From July 25 to July 27, fwd:cloudsec and AWS re:Inforce—two of the essential cloud security community events—drew thousands of cloud security practitioners, leaders, and vendors to Boston, MA. We were thrilled to attend, not least of all because they were a return to in-person events. In this post, we'll go over some of our top highlights from each of these conferences.
2022 marked the third year of fwd:cloudsec, which was founded by a small team of people that included Scott Piper, Principal Cloud Security Engineer at Block. Scott has created a number of projects with the goal of democratizing information regarding cloud service vulnerabilities and security, and this event is no different.
The driving thought of fwd:cloudsec is calling attention to insecure defaults and cloud service provider anti-patterns. The conference sold out its capped 400 tickets for in-person attendance in a matter of minutes, and tens of thousands more tuned in online. It will be interesting to see if they continue to increase the in-person limit in the future.
The theme of fwd:cloudsec is building community and coming together to discuss common problems, security vulnerabilities, and solutions. As a community-focused event, fwd:cloudsec hosts amazing technical deep-dive content. We heard from some terrific speakers, including Datadog’s own Zack Allen, Security Research Director, and Darwin Salazar, Detection Engineer.
Zack's talk, “Cloudy with a chance of IOCs”, took a close look at the various ways threat detection engineering teams are modernizing methods for writing new detections by describing TTPs (tactics, techniques, and procedures). Zack championed the idea of improving existing frameworks rather than continuing to create new ones.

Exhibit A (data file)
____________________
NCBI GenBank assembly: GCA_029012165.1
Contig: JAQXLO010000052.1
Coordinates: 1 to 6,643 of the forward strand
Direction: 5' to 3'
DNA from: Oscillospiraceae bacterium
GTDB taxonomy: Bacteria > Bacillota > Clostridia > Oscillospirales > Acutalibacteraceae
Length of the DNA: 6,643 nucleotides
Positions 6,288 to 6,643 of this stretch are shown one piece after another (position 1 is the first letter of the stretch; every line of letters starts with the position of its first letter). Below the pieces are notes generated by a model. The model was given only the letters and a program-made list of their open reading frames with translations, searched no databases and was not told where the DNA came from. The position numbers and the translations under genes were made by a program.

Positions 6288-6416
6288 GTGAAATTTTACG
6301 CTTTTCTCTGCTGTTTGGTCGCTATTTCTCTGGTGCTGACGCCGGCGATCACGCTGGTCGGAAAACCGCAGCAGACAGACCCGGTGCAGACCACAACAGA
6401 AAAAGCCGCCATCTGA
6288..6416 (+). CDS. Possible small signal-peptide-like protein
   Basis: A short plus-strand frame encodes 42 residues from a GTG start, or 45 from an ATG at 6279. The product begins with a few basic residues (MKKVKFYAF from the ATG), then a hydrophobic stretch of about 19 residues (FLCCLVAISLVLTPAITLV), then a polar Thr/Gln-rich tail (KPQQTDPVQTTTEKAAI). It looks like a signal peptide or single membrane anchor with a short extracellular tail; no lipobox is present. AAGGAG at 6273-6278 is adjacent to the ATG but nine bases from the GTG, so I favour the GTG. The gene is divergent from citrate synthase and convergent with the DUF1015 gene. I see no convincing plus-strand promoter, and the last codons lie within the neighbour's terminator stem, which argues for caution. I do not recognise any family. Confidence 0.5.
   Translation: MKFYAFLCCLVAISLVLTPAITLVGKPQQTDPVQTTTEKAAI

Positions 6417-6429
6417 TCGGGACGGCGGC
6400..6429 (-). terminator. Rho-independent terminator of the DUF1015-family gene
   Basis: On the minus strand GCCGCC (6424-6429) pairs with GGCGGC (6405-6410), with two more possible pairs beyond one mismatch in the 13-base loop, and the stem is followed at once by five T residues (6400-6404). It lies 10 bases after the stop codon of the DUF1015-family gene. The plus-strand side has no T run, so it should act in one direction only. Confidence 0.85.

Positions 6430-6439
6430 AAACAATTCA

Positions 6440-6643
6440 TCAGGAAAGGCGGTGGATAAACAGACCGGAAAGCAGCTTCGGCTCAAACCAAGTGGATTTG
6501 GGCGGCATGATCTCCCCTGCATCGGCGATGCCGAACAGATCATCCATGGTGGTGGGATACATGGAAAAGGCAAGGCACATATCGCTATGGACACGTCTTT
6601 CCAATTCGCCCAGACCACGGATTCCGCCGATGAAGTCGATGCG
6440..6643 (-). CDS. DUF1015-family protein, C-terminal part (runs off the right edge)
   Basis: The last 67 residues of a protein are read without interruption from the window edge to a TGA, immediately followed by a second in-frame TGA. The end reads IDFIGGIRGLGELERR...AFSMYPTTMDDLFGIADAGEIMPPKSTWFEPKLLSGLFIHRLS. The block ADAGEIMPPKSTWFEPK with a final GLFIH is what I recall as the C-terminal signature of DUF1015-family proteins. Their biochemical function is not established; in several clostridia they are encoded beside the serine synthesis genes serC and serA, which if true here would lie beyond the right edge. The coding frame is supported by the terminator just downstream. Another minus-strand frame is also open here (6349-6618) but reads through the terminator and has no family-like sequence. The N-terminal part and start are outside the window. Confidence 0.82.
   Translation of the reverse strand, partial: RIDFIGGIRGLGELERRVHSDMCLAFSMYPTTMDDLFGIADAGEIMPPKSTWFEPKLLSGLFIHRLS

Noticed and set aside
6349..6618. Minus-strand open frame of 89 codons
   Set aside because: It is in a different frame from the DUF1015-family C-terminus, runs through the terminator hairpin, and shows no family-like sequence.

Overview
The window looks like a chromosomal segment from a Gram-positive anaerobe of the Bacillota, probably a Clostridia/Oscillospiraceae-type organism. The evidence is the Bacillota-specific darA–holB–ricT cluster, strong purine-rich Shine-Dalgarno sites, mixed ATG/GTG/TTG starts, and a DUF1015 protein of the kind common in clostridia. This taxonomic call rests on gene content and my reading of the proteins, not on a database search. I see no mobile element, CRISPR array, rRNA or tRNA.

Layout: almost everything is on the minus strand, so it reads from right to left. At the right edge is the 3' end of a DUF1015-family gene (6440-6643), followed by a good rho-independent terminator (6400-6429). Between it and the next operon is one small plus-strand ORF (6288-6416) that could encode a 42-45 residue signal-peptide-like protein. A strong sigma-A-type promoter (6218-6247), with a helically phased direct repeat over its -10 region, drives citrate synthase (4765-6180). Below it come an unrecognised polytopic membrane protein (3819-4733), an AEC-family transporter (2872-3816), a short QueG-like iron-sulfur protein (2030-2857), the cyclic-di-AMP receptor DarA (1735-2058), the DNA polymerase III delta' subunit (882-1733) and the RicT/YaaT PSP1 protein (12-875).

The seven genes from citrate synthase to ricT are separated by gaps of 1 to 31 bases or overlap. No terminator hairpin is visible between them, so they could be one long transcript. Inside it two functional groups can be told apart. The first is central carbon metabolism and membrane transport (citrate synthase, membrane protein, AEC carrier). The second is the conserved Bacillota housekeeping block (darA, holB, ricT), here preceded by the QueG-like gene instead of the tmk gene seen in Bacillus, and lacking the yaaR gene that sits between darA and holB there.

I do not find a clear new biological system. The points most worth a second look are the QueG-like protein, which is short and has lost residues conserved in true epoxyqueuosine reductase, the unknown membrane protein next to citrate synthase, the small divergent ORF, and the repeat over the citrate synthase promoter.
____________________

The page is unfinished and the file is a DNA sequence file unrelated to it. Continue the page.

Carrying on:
Later in the afternoon, Darwin gave his talk, “Leveraging the Azure Resource Graph for good and for evil.”. Detection engineers are often uniquely positioned to spend lots of time thinking about ways an attacker performs activities like reconnaissance without it being logged by your control plane. In his talk, Darwin showcases how attackers can be clever and leverage the resource graph as a potential logging bypass.
Mohit Gupta and Nick Jones from WithSecureLabs presented an open source tool for provable access. Provable access is the idea of taking all policies that apply to a given user, calculating a full set of their possible IAM permissions, from those policies, and testing success and failure to prove whether they have access for various use cases. In their talk, “Dismantling the Beast: Formally Proving Access at Scale in AWS” they released IAMSpy. Their tool builds on concepts derived from the AWS Zelkova project. Zelkova and IAMSpy use theorem proofs in order to reason about access conditions before an IAM policy is used in practice. Proving the correctness of policies can avoid mistakes like accidental S3 bucket access leaks. This project is an excellent example of how the community can innovate and force multiply technology while applying it to new use cases.
There’s been no announcements about the location or planned size of next year’s fwd:cloudsec. Datadog looks forward to catching up with and participating in the community again. Keep an eye out on their website for updates a little later in the year.
This year marked only the second time that AWS has hosted re:Inforce after canceling the previous two years' events due to the coronavirus pandemic. Prior to the launch of the first event in 2019, there was a huge demand for a conference like this. When, in 2018, Dr. Werner Vogels said, "Security is everyone's job," it sparked a lot of interest in an event where engineers and practitioners from all teams and organizations could gather and recognize progress made in making security their job.
This year, Datadog became an AWS Security Competency Partner. AWS's Security Competency is designed to improve a vendor's integration with AWS services and ensure they have a high level of security maturity. CJ Moses, AWS's CISO and VP of Security Engineering, gave a keynote in which one thing was very present: more security partners and more dimensions to the Security Competency program. CJ announced that "the competency is now organized into eight categories that address over 40 unique customer security use cases, including software and professional service support.” The evolution of a minimum standard for how partners interact with AWS customers really paves the road for a safe and secure customer experience.